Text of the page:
Swallowing and Speech Problems: 8 Ways Speech Therapy for MS Can Help | MyMSTeam

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Swallowing and Speech Problems: 8 Ways Speech Therapy for MS Can Help

Written by Bora Lee, Ph.D.
Posted on June 12, 2023

If you have multiple sclerosis (MS), you may have found yourself struggling to find the right words or stuttering in conversation. Some people with MS avoid certain social situations because they have trouble eating or drinking without coughing or choking. If you have these symptoms, a speech-language pathologist (SLP) may be able to help.

Speech-language pathologists are therapists who specialize in evaluating, diagnosing, and treating speech disorders and swallowing problems that prevent healthy communication.

One MyMSTeam member shared how an SLP helped them improve their speech problems: “Since I had a relapse in 2013 which weakened my tongue muscle, I have had speech problems where my voice sounded raspy at times. This same exact problem happened once before. I did work with my speech pathologist on both occasions and learned that what happens with me is not weakness, but vocal cords tightening. Every morning I massage my neck muscles and windpipe to try to loosen them up.”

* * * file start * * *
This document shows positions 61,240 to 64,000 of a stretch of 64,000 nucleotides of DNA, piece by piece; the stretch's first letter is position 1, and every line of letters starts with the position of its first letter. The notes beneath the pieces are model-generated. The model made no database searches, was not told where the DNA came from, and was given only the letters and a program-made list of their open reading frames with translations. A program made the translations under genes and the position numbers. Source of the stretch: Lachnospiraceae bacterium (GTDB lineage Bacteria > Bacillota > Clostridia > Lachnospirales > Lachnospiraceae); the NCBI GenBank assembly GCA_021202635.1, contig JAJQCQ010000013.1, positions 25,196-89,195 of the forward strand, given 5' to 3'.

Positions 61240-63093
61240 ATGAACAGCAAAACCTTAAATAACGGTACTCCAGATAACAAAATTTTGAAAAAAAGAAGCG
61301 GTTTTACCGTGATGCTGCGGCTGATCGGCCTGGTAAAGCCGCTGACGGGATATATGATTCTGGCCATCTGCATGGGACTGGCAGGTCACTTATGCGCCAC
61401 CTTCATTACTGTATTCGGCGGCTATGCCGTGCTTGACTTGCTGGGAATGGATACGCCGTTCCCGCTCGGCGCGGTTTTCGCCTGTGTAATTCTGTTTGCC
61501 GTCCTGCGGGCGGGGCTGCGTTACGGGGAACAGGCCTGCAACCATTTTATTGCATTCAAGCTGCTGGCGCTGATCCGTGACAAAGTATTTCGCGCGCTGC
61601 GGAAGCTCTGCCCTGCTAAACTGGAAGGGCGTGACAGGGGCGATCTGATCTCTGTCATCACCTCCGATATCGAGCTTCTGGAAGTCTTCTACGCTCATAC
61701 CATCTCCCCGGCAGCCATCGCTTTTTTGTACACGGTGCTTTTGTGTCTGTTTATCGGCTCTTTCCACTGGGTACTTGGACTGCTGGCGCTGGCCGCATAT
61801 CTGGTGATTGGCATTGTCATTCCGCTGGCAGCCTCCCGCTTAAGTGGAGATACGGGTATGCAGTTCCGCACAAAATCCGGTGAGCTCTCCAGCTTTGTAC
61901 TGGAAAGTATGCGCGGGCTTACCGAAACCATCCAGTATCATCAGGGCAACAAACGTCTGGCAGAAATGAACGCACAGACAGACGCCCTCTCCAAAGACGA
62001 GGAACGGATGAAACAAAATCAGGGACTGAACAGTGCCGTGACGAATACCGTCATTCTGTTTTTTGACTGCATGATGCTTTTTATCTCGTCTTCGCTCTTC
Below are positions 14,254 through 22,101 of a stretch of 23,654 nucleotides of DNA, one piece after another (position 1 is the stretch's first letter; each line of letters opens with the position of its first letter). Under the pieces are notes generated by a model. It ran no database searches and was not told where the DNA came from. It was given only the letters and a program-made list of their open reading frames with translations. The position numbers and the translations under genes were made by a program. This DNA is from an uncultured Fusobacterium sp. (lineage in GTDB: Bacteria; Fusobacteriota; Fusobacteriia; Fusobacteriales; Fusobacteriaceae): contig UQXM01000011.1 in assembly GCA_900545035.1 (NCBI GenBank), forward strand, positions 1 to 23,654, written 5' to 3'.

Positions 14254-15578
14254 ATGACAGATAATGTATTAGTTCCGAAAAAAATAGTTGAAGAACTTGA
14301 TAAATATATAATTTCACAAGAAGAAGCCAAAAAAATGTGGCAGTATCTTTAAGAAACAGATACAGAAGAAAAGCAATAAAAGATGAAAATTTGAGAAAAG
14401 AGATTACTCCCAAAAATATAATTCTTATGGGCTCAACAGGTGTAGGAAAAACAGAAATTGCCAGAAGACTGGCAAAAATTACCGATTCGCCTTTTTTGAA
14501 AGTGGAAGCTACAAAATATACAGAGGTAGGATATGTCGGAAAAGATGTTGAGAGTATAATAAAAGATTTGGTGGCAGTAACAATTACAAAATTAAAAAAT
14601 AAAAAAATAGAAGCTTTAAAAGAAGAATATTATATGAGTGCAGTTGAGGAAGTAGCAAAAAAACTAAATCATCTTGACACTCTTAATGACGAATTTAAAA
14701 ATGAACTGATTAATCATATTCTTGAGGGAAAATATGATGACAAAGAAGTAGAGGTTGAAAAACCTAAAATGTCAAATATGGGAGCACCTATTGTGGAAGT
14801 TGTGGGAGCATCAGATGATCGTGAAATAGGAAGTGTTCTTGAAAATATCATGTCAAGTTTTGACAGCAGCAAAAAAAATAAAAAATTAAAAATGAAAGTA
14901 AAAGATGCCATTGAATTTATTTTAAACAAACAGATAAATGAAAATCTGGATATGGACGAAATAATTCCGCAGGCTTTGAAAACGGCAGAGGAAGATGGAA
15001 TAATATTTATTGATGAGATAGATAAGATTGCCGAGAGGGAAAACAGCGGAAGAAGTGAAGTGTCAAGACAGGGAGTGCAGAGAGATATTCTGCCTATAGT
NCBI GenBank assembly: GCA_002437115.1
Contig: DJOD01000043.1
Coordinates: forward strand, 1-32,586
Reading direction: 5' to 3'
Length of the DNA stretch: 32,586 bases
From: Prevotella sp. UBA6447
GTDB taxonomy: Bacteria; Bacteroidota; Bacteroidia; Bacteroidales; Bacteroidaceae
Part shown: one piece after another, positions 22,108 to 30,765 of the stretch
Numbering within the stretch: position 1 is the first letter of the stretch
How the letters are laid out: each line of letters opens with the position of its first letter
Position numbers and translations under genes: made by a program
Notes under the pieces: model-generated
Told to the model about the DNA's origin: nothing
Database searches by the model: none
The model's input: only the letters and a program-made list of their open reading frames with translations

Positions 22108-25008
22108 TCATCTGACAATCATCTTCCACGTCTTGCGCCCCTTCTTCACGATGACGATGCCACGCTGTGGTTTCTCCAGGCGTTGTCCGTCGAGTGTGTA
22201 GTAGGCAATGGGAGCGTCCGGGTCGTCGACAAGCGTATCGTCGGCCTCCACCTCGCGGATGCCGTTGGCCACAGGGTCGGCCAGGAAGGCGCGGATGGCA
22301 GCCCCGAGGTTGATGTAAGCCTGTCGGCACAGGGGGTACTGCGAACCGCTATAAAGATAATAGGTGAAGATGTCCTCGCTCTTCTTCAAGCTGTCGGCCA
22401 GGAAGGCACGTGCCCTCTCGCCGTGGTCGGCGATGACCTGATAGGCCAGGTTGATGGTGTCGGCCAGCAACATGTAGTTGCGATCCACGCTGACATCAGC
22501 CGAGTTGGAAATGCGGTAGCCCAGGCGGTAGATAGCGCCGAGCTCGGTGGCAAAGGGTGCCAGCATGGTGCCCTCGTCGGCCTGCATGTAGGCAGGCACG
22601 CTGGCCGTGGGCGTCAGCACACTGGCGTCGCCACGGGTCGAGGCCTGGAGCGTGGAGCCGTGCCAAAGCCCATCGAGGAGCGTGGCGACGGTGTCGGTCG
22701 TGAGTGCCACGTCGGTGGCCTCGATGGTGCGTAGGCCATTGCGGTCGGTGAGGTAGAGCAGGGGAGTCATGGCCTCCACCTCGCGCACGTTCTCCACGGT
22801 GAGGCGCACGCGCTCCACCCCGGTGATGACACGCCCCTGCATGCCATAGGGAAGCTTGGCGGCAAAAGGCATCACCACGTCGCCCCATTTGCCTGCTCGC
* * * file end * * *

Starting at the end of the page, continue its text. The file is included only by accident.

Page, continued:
According to the National Multiple Sclerosis Society, about 25 percent to 40 percent of people with MS experience speech problems, including:

  • Dysarthria (slurring)
  • Dysphonia (changes in voice quality)
  • Disrupted rhythm and intonation
  • Nasal speech
  • Stuttering

Around 45 percent of people with MS experience dysphagia (difficulty swallowing), resulting in coughing or choking when eating or drinking, having difficulty chewing food, and drooling.

These symptoms are caused by MS lesions (damage) in parts of the brain that control the muscles involved in speech and swallowing. Issues like these should be addressed because they can lead to lower quality of life for people with MS.

If these issues affect you, it’s important to have a personalized treatment plan from your care team, which may include visits to a speech-language pathologist. Here are eight ways an SLP can help.